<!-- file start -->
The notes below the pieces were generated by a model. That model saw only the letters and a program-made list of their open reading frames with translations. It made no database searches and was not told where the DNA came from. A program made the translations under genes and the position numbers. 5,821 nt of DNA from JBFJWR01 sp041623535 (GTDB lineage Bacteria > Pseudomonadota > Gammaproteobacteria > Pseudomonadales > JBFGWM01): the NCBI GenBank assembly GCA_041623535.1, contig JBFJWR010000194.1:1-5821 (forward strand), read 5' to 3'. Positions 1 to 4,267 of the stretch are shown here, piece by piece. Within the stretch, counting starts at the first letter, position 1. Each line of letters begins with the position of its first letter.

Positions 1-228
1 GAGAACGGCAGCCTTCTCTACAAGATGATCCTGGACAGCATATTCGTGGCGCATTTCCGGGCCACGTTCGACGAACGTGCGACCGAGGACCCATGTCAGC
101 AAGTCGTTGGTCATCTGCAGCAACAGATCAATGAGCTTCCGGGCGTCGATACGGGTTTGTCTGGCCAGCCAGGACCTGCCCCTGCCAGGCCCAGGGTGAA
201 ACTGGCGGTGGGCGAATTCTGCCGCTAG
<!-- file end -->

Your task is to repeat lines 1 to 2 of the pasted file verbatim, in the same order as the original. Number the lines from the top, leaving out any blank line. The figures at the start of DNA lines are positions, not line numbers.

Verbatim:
The notes below the pieces were generated by a model. That model saw only the letters and a program-made list of their open reading frames with translations. It made no database searches and was not told where the DNA came from. A program made the translations under genes and the position numbers. 5,821 nt of DNA from JBFJWR01 sp041623535 (GTDB lineage Bacteria > Pseudomonadota > Gammaproteobacteria > Pseudomonadales > JBFGWM01): the NCBI GenBank assembly GCA_041623535.1, contig JBFJWR010000194.1:1-5821 (forward strand), read 5' to 3'. Positions 1 to 4,267 of the stretch are shown here, piece by piece. Within the stretch, counting starts at the first letter, position 1. Each line of letters begins with the position of its first letter.

Positions 1-228